"Canadian rock during the 80's: there's Bryan Adams, Rush, Glass Tiger, and the Toronto-founded Loverboy. When it comes down a definitive single by them "Turn Me Loose" is definitely a candidate, with its pulsing bass, chugging guitar, and the hunger apparent in Mike Reno's voice when he says "I gotta do it my way or no way at all" which more or less sums up the fierce mindset of the protagonist.The other is the hard-hitting guitar and synth workout of the anthemic "Working For The Weekend" from Get Lucky, of which this is the best single from one of their best albums. Three other songs from this album are the hard rock hoochie-coo of "Lucky Ones," the pounding "When It's Over" and the not-too impressive "Take Me To The Top."Of the songs that I heard when I became aware of them, the first one, "Lovin' Every Minute Of It" and its pounding tribal rhythms, synths and chanting, sported some backing vocals that make it sound more like Def Leppard. Yes, the song was written by a certain Robert "Mutt" Lange, although it lacks the lustre of his later works, it does have his signature. The other single from the Lovin' Every Minute Of It album, the synth ballad "This Could Be The Night," was clearly trying to capitalize on Reno's duet with Heart's Ann Wilson on "Almost Paradise" (not on this compilation) and made the group sound more like Foreigner. Still a memorable ballad. And as if that weren't enough, they repeated the formula on their contribution to Top Gun, "Heaven In Your Eyes," which is the best of the hard rock ballads, what with the hard-hitting power vocals and guitars in the chorus."Notorious" from their last studio album, was quite a kicker, produced as it was by Bruce Fairbairn and co-written by Jon Bon Jovi and Richie Sambora. Their last stab at greatness was enhanced by a video featuring a bevy of beauties representing girls who were "every mother's nightmare, every schoolboy's dream." Although I find the belted wish of "I want to be your slave" a bit demeaning.The Bob Rock-produced "For You" and "Ain't Looking For love" are harder-edged numbers with more emphasis on guitar and power vocals in the chorus. Ditto for "The Kid Is Hot Tonite," from their first album, is what the early Cars would sound like if they had the hard-driving guitars in the chorus. The keyboards could easily fit on a Cars album. Mike Reno's intense vocals and Paul Dean's hard guitars encapsulated the power formula of Loverboy, and what made it work. After that, it was a matter of whether the song itself was good.The exclusion of "Dangerous" from Lovin' Every Minute Of It or "Almost Paradise" might make this incomplete to some. Still, a worthy compilation of a band that in a timely manner broke up right at the end of the 80's, leaving behind one brand of 80's hard rock."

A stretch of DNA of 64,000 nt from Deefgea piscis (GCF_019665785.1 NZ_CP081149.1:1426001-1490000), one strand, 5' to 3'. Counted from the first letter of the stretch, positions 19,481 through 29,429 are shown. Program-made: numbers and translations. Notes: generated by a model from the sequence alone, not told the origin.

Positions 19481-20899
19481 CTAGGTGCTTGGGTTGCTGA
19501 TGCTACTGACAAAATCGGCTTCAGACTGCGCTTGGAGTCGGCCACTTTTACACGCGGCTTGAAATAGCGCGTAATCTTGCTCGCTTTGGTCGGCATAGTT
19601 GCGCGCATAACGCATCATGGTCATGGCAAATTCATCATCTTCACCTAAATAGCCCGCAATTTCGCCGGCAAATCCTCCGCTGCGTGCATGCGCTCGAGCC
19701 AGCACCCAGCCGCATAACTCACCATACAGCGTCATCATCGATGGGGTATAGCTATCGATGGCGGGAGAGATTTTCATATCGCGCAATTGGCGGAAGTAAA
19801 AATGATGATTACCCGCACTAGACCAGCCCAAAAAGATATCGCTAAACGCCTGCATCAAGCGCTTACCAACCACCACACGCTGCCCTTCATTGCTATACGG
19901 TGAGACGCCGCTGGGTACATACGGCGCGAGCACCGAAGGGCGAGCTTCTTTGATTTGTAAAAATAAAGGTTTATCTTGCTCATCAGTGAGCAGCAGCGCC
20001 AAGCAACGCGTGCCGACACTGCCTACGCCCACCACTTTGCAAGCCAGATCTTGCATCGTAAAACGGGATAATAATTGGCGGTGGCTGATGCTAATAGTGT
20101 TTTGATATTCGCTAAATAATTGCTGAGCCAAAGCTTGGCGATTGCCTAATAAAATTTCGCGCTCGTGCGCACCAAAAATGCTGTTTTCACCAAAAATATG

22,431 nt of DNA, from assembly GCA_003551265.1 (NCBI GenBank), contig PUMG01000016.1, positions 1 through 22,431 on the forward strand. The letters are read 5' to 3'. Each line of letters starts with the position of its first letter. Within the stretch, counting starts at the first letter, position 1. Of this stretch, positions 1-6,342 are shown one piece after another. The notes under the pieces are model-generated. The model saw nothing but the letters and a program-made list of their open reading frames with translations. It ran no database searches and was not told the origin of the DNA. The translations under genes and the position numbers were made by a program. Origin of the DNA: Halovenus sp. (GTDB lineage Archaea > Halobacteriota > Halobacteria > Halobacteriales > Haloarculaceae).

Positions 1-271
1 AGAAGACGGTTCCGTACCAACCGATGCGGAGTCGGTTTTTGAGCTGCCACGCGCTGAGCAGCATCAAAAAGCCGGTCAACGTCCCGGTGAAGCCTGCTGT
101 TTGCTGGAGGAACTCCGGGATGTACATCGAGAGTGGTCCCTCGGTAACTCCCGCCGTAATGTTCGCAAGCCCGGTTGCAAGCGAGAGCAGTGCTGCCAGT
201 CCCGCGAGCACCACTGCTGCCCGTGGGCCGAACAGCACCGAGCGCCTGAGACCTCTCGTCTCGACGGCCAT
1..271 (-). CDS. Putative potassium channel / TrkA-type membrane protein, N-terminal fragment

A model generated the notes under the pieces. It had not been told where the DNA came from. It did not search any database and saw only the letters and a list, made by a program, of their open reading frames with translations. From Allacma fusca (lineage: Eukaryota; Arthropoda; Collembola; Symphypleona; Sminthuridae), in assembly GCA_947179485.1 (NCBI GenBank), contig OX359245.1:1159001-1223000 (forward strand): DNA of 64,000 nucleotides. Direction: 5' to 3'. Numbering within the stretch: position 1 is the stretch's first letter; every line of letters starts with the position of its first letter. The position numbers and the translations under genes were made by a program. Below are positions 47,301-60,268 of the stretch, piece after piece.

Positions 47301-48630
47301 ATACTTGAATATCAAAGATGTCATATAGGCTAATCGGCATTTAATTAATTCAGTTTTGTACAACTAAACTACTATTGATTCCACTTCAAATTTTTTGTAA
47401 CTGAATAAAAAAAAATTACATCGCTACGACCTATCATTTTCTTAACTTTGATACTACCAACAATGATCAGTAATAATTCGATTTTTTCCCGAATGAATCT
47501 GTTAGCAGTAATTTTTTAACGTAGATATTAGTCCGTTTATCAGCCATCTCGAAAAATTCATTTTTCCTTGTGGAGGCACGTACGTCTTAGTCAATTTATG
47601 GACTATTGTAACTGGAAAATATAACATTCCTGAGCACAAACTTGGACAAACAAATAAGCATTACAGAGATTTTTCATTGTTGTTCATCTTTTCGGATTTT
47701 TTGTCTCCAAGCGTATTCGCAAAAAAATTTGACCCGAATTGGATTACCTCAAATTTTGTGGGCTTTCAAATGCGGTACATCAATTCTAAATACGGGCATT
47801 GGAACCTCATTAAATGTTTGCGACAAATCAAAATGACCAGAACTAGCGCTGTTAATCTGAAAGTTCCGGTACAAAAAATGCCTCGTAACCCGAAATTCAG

This will take you back to the 80s
Scott Niemeyer | Maryland Heights, MO USA | 03/20/2000
(4 out of 5 stars)
"I was in high school when Loverboy was popular. I bought all of the albums and liked most of their songs. This CD definitely has all of the highlights from all of their albums. It even has a couple of the popular songs that weren't on the albums, but on movie soundtracks.Every song on here is good. I had forgotten about some of these songs; Loverboy doesn't get much airplay anymore. But when I listened to it the first time, it took me back 15 years. A few of the songs might sound a little dated, but I forgot how GOOD some of these songs were. I used to know all of the lyrics to these songs, and it was amazing, after such a long time, how they came flooding back.One disappointment with this CD is the omission of "Strike Zone", but that can be found on the "Keep It Up" CD. Otherwise, this is a great buy!"
Good overview of one of Canada's biggest exports
New World Smurf | Richmond, Virginia | 06/08/2000
(3 out of 5 stars)
"Mention the name Loverboy to anyone who grew up in the eighties, and they'll say either "Working For The Weekend" or "that guy in the headband." Loverboy was a competent power pop quintet, and that shows in this collection of their biggest hits. Yeah, "Working For The Weekend" is here, along with "Turn Me Loose", which twenty years after its release still sounds excellent. Basically, all their singles are here, with the glaring exception of "Queen of The Broken Hearts," which actually was a bigger hit than many of the songs included (it can be found on the "Keep It Up" and "Super Hits" CD's) and arguably their best known video. If that had been included, my rating would be better. Still, a decent collection for the casual fan."